The Hindustan Times – Air Force stations in Punjab on Pakistan-based Jaish’s radar, forces on alert

Three separate inputs in as many months indicate Pakistan-based militant outfits have “shown interest in gathering information” about Sri Guru Ram Dass Ji airport in Amritsar and the Raja Sansi Air Force station, also in Amritsar.

Azaan Javaid

New Delhi – India, 08 April 2018. Indian Air force (IAF) Stations and other vital installations in Punjab are once again on the radar of Pakistan-based militant groups, according to fresh inputs received by central intelligence agencies that are especially significant in the context of a statement issued by the Jaish-e-Mohammad (JeM) militant outfit vowing to avenge the killings of 13 militants that took place during three counter-insurgency operations in south Kashmir this week.

Four civilians and three army men also died.

According to a document shared with central and state security agencies, three separate inputs have been received in the last three months that indicate Pakistan-based militant outfits have “shown interest in gathering information” about Sri Guru Ravi Dass ji airport in Amritsar and the Raja Sansi Air Force station, also in Amritsar.

A separate and older document, sent to the agencies in January, states that operatives of the Laskhar-e-Taiba and JeM could smuggle “military hardware into India through Punjab’s Gurdaspur district to execute terrorist attacks”.

Hindustan Times has seen the documents.

Punjab has seen some major fidayeen attacks in recent years. In 2015, a police station in Gurdaspur was attacked resulting in the killing of four policemen and three civilians. The following year an ever bigger attack was carried out in January at the Pathankot airbase, resulting in a four-day gun battle, and eight people, including one civilian, being killed.

A senior CRPF official said on condition of anonymity that the force is doing its “best to be prepared for any intrusion”.

Director general of Jammu and Kashmir police SP Vaid said he wasn’t aware of intelligence regarding Punjab but confirmed the Jaish statement.

Internal security expert Ajai Sahni believes that unless JeM actually executes or attempts to carry out an attack, the statement should be seen as a “political move”.

“After the encounters in Shopian there have been many statements of condemnation issued by various groups and individuals including the Pakistani Prime Minister. JeM statement too is one among the many,” he said. – Takht Jathedars announce to hold conference at Talwandi Sabo on Vaisakhi

Sikh24 Editors

Jalandhar – Panjab – India, 06 April 2018. Sarbat Khalsa appointed Takht Jathedars Bhai Dhian Singh Mand and Bhai Baljit Singh Daduwal have called upon a conference at Talwandi Sabo on the eve of Vaisakhi celebrations.

The Takht Jathedars underwent meeting with the leaders of Shromani Akali Dal (Amritsar), Haryana Sikh Gurdwara Prabandhak Committee, Sikh Sadbhavna Dal, Panthik Sewa Lehar, Sutantar Akali Dal, Satkar Committees on April 5 in this concern.

After meeting leaders of several Sikh bodies, interim Akal Takht Jathedar Bhai Dhian Singh Mand and Jathedar of Takht Sri Damdama Sahib Bhai Baljit Singh Daduwal informed that all the religious and political outfits except the SAD (Badal) have been invited in this conference to chalk out strategy for tackling emerging challenges before the Sikh community.

They added that the Shromani Gurdwara Prabandhak Committee and Delhi Sikh Gurdwara Management Committee have been also invited attend this conference.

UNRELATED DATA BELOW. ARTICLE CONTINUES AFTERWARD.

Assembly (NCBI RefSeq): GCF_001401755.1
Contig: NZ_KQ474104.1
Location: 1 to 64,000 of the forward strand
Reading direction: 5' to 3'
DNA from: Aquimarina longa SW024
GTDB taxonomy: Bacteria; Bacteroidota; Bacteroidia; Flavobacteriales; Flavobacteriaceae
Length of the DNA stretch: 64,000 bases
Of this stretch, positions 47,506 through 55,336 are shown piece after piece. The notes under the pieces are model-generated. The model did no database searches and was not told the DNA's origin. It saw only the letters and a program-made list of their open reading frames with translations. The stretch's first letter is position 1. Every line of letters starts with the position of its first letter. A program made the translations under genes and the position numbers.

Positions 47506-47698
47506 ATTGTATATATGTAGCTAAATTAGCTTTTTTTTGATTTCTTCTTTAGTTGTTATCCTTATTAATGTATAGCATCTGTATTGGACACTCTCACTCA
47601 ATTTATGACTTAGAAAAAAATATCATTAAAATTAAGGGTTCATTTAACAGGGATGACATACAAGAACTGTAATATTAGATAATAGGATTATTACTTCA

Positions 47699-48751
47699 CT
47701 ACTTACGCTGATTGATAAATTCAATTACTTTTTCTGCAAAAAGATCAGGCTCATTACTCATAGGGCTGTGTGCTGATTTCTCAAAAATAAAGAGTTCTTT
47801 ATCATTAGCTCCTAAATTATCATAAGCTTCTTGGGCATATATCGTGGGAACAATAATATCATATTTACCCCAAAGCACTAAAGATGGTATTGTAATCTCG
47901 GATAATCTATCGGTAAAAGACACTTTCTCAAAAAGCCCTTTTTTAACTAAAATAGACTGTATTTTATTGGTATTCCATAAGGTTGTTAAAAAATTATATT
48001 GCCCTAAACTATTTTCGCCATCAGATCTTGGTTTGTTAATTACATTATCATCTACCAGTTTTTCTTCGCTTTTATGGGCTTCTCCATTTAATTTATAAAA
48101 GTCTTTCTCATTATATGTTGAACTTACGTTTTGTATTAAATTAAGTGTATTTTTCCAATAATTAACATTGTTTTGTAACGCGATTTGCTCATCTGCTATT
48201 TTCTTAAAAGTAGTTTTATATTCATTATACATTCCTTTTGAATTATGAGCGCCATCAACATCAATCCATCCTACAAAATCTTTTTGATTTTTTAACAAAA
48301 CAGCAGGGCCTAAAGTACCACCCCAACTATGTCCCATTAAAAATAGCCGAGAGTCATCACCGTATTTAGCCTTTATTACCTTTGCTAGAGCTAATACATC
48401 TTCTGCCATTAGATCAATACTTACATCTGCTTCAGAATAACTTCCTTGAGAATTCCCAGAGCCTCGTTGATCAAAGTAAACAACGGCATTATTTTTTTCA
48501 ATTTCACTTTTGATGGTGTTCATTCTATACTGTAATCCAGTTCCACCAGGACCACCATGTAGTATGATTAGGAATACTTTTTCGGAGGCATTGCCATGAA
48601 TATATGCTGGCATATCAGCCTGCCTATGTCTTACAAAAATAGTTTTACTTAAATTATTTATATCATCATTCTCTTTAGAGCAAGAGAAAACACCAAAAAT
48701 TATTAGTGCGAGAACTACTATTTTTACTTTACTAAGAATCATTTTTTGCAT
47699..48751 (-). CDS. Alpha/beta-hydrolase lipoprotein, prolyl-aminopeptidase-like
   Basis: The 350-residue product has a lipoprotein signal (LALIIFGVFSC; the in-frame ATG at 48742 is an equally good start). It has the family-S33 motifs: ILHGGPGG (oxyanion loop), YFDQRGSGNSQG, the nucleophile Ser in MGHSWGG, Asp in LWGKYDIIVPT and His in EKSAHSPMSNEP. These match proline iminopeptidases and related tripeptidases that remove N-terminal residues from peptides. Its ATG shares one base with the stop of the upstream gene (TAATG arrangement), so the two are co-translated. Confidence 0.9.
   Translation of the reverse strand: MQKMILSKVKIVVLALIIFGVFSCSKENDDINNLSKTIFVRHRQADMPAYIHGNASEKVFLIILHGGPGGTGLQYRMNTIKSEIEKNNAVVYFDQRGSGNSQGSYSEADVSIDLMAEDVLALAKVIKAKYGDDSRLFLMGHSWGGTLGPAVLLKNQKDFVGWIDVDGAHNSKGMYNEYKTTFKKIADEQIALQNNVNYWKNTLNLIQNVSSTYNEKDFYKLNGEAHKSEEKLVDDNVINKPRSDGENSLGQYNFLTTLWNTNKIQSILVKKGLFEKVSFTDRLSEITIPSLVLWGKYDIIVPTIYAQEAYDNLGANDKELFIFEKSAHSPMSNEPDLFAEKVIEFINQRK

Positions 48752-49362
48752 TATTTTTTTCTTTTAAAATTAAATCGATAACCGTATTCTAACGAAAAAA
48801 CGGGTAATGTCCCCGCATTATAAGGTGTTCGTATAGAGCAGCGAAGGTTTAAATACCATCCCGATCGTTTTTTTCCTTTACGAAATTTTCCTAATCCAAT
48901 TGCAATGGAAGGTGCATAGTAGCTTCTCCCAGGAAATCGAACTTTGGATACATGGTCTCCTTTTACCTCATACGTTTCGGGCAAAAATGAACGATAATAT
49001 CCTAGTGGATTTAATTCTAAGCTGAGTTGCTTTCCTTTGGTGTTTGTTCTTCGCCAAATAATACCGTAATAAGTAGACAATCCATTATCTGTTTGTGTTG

Replying to a query about screening of controversial movie ‘Nanak Shah Fakir’, the Takht Jathedars clarified that they won’t let the movie hit screens at any cost.

SAD (Amritsar) president S Simranjit Singh Mann, HSGPC president S Jagdish Singh Jhinda, Baba Baljit Singh Burj Naklia, Baba Ajit Singh Dialpura, S Paramjit Singh, Baba Nacchhattar Singh Kallar Bhaini, S Balwinder Singh Boparai, S Jaskaran Singh Kahan Singh Wala, Professor Mohinderpal Singh, S Karnail Singh, S Gurjant Singh Kattu, S Harbhajan Singh Kashmiri, S Rajinder Singh Fauji, S Nirmal Singh Toor etc. were present on this occasion.

Gent: Herberg Macharius and Gravensteen – Gentbrugge Braemstraat – Sint-Pieters NMBS station

Herberg Macharius and Gravensteen
06 and 07 February 2018

Herberg Macharius – Coyendanspark 1, 9000 Gent
06 February 2018

Gravensteen and Tram 1 to Flanders Expo
07 February 2018

Gentbrugge Braemstraat
09 February 2018

Snow on the roofs behind our apartment !

10 February 2018

All station train to Kortrijk

The 12:23 train to Brussel and Eupen
again leaving early and arriving late because of works

To see all my pictures:

More Belgian pictures to be published
Harjinder Singh
Man in Blue

Belfast Live – When is Vaisakhi 2018? What is it and why do Sikhs celebrate it?

Everything you need to know about the religious festival (???)

Nisha Mal

Belfast – Northern Ireland – UK, 6 APR 2018. Sikhs around the world will be celebrating an important religious festival this month.

Vaisakhi holds a strong significance for followers of the faith, as it recognises the birth of Guru Gobind Singh’s Khalsa.

As well as this, it is also an important date for farmers, and agriculture, as it is a time to give thanks for the harvest and to hope for another good year.

Here is everything you to need to know about Vaisakhi.

When is Vaisakhi?

It will fall on Saturday, April 14. The holy event is celebrated on the same day each year, as the date is not determined by the lunar calendar.

What is Vaisakhi?

Vaisakhi, also known as Baisakhi, is one of the most important dates in the Sikh calendar.

It commemorates the year of 1699 when Guru Gobind Singh – a spiritual leader, warrior, poet and philosopher – founded the order of the Khalsa.